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Urban Explorer's

PostPosted: Fri Nov 02, 2012 7:56 pm
by whitevanman
Following on from another thread, is this glamorised trespassing, is it on a par with burglary or is it an harmless hobby?

Urbex's do trespass on private property and many think that this is wrong, but they never break into anywhere and never take anything away apart from photographs and maybe some dust on their boots. All that they want to do is take photographs, for the record, of premises that were previously unaccessible, and then leave.

It is very interesting and exiting hobby, but many are intent on stopping it with their ill informed interpretation of the law.
Trespass with intent to..... (a) cause damage (b)cause harm (c) to steal etc are criminal offences and are, justifiably, treated as such.

The simple act of trespass is not a criminal offence but a civil offence. If you are caught on private property and are asked to leave, you leave straight away and no action will be taken. For the land owner to take any action they have to prove beyond any doubt that you have cost them money by being there. They cannot force you to delete any photo's (you can then sue them for criminal damage), they can't confiscate any equipment, and they can't "arrest" you unless they find evidence of any wrong doing. Even the police cannot delete any of your photo's unless evidence of terrorism is found.

Many of the premises entered have never been seen by the public and are interesting both for photography and history. There is a web site that i'm sure most of you have come across were most of the photo's are published (28dayslater) where many interested people can see the pictures.

In some places it can be dangerous, but you go dressed and equipped appropriately, knowing that any mishap is purely down to you.

Re: Urban Explorer's

PostPosted: Fri Nov 02, 2012 8:13 pm
by Westmorland
In the early 1970s my Grandparents lived on Perlethorpe Ave in Mansfield and their bungalow backed onto Queen Elizabeth school playing fields which I used to go on at the weekends. In the grounds were two former World War Two Air Raid Shelters which were underground and I used to go down and explore these shelters. So 40 years on the curiosity to explore dis-used buildings still exists and until Mansfield Hospital is demolished then I think people going into the building to explore will continue

Heres some links from internet showing Urban Explorations of Mansfield Hospital

http://www.derelictplaces.co.uk/main/sh ... JQYysUxouc

http://www.derelicte.co.uk/mansfield-general-hospital

Re: Urban Explorer's

PostPosted: Fri Nov 02, 2012 8:49 pm
by BigAl
How would this work out if the owner of the property walked in on them and "battered" them with a baseball bat as he is protecting his property in accordance with the new laws being passed for rights of of property owners ??

According to the new laws the property owner would be within his rights to do so, just as if someone broke into your house.

Just a bit of food for thought :D :D

Re: Urban Explorer's

PostPosted: Fri Nov 02, 2012 11:13 pm
by whitevanman
Two totally different scenarios, Al. An Urbex will not be breaking in anywhere, let alone a private house. The places of interest are derelict and usually in disrepair and probably have been for many years and contact with any other person is actively avoided.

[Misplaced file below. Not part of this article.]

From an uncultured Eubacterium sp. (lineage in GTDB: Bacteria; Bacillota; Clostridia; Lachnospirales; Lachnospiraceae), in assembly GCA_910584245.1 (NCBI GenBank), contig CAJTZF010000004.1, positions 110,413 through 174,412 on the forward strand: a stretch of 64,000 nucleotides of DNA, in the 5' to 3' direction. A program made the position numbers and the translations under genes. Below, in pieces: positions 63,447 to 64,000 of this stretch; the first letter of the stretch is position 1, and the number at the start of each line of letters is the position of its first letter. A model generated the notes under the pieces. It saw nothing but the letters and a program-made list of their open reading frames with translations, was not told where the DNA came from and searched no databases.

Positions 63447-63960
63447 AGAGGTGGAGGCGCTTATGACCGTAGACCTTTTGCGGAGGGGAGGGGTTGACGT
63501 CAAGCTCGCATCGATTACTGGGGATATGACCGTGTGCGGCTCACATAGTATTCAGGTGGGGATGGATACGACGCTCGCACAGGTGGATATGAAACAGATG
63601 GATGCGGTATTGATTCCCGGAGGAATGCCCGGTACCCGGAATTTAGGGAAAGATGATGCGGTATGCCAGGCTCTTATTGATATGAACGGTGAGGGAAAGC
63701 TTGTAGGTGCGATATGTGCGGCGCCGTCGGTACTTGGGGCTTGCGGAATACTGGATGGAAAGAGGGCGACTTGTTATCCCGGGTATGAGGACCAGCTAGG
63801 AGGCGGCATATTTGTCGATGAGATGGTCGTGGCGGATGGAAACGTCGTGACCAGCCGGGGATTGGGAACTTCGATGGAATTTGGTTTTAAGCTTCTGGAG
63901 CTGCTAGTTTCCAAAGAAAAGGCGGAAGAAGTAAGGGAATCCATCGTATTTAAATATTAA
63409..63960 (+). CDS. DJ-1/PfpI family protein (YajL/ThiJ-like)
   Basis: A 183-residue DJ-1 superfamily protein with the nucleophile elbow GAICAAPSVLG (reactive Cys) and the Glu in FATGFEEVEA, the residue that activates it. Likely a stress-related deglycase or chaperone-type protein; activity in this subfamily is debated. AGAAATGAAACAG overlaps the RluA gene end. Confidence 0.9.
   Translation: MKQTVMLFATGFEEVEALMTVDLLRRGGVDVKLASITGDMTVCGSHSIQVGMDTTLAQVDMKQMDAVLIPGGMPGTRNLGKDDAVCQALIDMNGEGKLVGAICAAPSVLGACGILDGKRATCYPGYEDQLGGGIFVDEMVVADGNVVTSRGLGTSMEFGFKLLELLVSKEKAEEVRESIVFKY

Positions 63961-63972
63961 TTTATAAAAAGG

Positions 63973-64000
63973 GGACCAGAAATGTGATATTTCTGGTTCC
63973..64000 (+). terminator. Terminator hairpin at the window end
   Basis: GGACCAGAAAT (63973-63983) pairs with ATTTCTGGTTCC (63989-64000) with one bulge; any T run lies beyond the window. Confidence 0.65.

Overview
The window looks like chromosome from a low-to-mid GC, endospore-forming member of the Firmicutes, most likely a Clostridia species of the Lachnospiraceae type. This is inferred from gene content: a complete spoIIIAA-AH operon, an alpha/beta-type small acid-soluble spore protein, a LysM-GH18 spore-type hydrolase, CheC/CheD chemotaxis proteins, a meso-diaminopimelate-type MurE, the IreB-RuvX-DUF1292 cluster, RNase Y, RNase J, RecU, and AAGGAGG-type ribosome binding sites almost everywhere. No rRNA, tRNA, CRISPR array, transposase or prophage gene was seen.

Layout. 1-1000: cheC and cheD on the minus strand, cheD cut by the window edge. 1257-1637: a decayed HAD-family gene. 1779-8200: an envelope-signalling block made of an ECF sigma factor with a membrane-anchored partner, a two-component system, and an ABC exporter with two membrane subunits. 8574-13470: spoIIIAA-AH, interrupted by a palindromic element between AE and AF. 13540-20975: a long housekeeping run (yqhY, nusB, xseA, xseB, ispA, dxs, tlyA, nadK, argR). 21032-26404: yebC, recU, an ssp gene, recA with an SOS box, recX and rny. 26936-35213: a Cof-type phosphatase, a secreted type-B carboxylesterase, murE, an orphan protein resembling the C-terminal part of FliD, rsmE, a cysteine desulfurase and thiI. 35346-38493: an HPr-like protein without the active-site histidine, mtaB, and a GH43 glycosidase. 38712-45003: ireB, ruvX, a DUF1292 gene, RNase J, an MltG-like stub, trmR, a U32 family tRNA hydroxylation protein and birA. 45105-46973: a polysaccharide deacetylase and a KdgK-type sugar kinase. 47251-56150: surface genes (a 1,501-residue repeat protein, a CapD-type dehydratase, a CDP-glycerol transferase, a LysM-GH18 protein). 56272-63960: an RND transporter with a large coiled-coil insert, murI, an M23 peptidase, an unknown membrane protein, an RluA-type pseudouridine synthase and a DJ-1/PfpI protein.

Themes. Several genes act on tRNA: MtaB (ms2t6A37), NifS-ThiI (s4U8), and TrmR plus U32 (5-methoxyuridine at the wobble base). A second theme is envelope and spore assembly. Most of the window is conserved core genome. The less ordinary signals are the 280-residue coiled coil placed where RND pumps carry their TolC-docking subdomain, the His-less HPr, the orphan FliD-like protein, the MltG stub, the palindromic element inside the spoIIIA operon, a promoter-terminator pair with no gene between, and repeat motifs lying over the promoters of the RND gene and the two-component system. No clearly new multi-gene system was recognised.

The places have always been looked at beforehand and an owner has never been found to be sitting in the middle of the property waiting for anyone. Even an owner would have the sense too know that there is little chance of anything serious happening and would be in serious trouble if he battered anyone, that is unless he is of Red Indian descent and believes you have pinched his soul if you photograph him.

Oh, just a little correction of your statement
Instead of "According to the new laws", it should be "According to the PROPOSED new GUIDELINES"
You will still have to show you was in genuine fear of being harmed to inflict injury on someone.

Re: Urban Explorer's

PostPosted: Sat Nov 03, 2012 1:06 am
by Caz
I seem to remember a few years ago there was something similar about Ollerton Hall. We may have discussed it on here in fact. I don't know if they called themselves urban explorers then but it was a group of people who specifically did this kind of thing, so it may be the same people.

Re: Urban Explorer's

PostPosted: Sat Nov 03, 2012 9:34 am
by BigAl
Ok i stand corrected :D :D we only get the bits about it that sky news and the beeb tel us therefore i got the wrong info :)

Still think its not right, going into properties that are owned by someone wether its derelict or not :|

Re: Urban Explorer's

PostPosted: Sat Nov 03, 2012 12:47 pm
by m8tey
BigAl wrote:Ok i stand corrected :D :D we only get the bits about it that sky news and the beeb tel us therefore i got the wrong info :)

Still think its not right, going into properties that are owned by someone wether its derelict or not :|


You must have been reading the Chad Al.......... :D

Re: Urban Explorer's

PostPosted: Sat Nov 03, 2012 2:37 pm
by Warsop Person
At the end of the day if the owner of a building does not want people in a building they should secure it, the second someone forces entry into a secure building they have broken the law.

I don't agree with this on the grounds that these glorified criminals that call themselves urban explorers, because of a loophole in the law, will be the first to claim compensation if they get injured, and don't say they won't because cases have already been in front of the courts that have.